A message to all Cal U students from Geraldine. M. Jones, president, California University of Pennsylvania, May 4, 2020:
The federal Coronavirus Aid, Relief and Economic Security Act (CARES Act), which provided an economic “stimulus check” to many American families, also includes funds to assist college students impacted by the abrupt shift to online education because of the COVID-19 pandemic.
Colleges and universities received CARES Act funding based on a formula outlined in the legislation, which also details how universities are permitted to use the funding.
Cal U received about $2.1 million to provide emergency financial assistance directly to eligible students who were enrolled in on-campus programs “for expenses related to the disruption of campus operations due to coronavirus.”
The University has set aside a small portion of the funding to assist students with extraordinary needs as they prepare for the fall semester. Applications for emergency grant funds will be available in late August.
The remainder of the funds will be divided equally and distributed as direct financial assistance to those students who are eligible under the CARES Act guidelines. Those payments will be sent to eligible students starting this week.
Who is eligible for CARES Act funding?
Guidelines from the U.S. Department of Education allow Cal U to distribute CARES Act funds as direct emergency aid to domestic undergraduate and graduate students who were enrolled in on-campus degree programs during the spring semester, and who have a Free Application for Federal Student Aid (FAFSA) on file. This includes full-time and part-time degree-seeking students with a permanent U.S. address, whether they were living in on-campus residence halls, living at Vulcan Village or another off-campus location, or commuting to Cal U for face-to-face classes this spring.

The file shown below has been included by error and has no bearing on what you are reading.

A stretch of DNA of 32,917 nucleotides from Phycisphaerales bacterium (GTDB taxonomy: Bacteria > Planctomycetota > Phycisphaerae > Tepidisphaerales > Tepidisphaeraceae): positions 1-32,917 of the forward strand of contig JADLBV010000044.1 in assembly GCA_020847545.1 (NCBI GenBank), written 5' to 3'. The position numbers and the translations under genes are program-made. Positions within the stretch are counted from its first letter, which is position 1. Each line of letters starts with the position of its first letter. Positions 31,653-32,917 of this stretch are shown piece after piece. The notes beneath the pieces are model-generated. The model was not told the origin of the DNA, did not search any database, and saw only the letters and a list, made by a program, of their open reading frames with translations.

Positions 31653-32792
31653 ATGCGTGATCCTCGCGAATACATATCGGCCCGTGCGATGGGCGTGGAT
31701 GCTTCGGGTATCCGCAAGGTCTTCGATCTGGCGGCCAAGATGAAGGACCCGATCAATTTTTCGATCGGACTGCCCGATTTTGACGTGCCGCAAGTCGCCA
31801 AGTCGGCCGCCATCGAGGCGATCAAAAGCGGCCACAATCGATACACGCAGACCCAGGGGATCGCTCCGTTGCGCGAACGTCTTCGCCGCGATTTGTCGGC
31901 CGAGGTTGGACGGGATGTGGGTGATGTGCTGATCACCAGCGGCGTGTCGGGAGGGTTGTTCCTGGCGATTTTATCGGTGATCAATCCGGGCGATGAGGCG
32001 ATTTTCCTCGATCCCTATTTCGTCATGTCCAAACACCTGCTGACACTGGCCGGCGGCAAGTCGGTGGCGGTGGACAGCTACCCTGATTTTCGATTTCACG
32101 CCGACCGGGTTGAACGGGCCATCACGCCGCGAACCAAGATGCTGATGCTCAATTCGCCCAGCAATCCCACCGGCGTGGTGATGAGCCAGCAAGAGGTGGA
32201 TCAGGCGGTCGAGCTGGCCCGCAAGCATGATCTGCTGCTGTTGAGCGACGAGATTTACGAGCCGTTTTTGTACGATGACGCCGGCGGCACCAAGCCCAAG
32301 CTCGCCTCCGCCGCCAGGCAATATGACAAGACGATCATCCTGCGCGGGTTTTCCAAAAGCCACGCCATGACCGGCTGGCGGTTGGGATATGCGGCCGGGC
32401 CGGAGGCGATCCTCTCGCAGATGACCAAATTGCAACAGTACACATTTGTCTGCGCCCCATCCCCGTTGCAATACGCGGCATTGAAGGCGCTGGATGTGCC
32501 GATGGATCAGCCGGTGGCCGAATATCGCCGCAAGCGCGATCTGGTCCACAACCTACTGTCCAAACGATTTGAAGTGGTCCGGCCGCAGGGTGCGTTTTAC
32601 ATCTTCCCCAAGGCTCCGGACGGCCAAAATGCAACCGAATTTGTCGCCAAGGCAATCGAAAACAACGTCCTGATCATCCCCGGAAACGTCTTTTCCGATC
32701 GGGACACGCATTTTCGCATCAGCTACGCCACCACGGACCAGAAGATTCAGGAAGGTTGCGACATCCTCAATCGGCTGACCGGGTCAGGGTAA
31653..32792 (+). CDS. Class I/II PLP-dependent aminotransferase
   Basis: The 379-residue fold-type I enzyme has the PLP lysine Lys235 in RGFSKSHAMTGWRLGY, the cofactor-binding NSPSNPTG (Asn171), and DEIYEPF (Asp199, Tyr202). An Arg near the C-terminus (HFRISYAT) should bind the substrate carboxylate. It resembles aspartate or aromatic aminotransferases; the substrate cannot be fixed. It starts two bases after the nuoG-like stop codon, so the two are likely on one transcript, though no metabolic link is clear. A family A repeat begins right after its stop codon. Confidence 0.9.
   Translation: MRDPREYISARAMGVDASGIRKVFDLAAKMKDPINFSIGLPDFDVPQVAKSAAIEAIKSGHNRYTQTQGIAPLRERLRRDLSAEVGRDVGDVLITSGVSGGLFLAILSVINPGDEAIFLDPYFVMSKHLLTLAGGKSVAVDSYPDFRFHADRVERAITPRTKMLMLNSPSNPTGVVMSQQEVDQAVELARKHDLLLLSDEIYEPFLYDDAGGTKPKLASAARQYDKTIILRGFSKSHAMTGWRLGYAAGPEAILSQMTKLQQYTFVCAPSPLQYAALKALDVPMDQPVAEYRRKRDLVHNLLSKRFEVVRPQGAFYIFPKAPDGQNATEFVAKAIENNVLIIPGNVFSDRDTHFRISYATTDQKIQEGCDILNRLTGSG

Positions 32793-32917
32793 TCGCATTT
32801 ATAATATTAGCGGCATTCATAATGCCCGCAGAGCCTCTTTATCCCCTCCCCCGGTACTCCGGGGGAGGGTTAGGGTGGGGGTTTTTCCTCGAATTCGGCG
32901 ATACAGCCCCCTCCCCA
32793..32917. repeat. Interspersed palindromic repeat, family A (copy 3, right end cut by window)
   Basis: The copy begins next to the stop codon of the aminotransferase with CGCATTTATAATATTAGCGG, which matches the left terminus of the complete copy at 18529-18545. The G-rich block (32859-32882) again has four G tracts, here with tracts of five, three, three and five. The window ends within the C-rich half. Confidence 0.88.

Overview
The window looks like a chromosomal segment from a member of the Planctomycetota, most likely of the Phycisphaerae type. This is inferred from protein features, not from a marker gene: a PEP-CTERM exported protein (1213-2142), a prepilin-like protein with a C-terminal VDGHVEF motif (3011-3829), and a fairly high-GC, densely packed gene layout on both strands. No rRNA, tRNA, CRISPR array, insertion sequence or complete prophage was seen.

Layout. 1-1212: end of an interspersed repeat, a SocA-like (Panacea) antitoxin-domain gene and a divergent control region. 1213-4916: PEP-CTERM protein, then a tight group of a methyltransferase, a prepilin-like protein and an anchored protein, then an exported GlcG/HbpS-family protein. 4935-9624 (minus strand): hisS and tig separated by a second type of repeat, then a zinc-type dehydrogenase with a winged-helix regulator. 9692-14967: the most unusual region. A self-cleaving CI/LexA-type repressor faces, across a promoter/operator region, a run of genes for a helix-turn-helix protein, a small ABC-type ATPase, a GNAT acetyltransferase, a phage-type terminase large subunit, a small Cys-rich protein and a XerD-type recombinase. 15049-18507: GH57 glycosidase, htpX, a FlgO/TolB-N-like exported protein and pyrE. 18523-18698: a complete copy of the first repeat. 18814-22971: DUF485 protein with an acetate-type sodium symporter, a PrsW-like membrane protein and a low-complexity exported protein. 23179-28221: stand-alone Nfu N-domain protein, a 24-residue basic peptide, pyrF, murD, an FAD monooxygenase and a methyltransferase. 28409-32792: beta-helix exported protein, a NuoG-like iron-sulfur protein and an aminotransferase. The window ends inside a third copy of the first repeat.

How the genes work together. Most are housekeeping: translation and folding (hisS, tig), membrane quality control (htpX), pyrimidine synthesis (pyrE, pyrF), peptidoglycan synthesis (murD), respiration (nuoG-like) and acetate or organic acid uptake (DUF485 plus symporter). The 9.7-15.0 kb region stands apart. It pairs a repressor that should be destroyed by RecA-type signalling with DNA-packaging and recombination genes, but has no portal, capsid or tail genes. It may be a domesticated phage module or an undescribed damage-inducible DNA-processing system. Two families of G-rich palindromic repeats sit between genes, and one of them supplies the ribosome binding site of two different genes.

Under the federal guidelines, students are NOT eligible for CARES Act funding if they were enrolled in a 100% online program as of March 13, 2020, when the pandemic was declared a national emergency, or if they do not have a FAFSA on file. International students and students in the Deferred Action for Childhood Arrivals (DACA), High School Early Admission (HSEA) and 60+ CAP programs also are not eligible to receive these funds.
How and when will my relief funds arrive?
Cal U expects to disburse this aid beginning May 6, 2020. If you have direct deposit set up with Student Accounts, this money will be deposited to your bank account; it will NOT be used to reduce any balance you may owe to the University. If you do not have direct deposit, you will receive a check by mail at your permanent address. You can sign up for direct deposit on VIP; look under the “Billing” tab for details.
Need more help?
All students, including those enrolled in Global Online programs, should contact the Financial Aid Office ([email protected]) if medical expenses, job loss or other effects of the pandemic have made a significant change in your family’s income. Financial Aid staff can advise you about updating your FAFSA to ask for an adjustment in your financial aid.
The current public health crisis has changed all of our lives, and I appreciate the sacrifices you are making to keep yourselves, your families and your communities safe. Please remember that Cal U is here to help. For more information about student services, look for the Coronavirus: FAQ for Students on our homepage, calu.edu.
With warmest wishes,
Geraldine M. Jones
(Source: https://www.calu.edu/coronaplan/index.aspx#messages )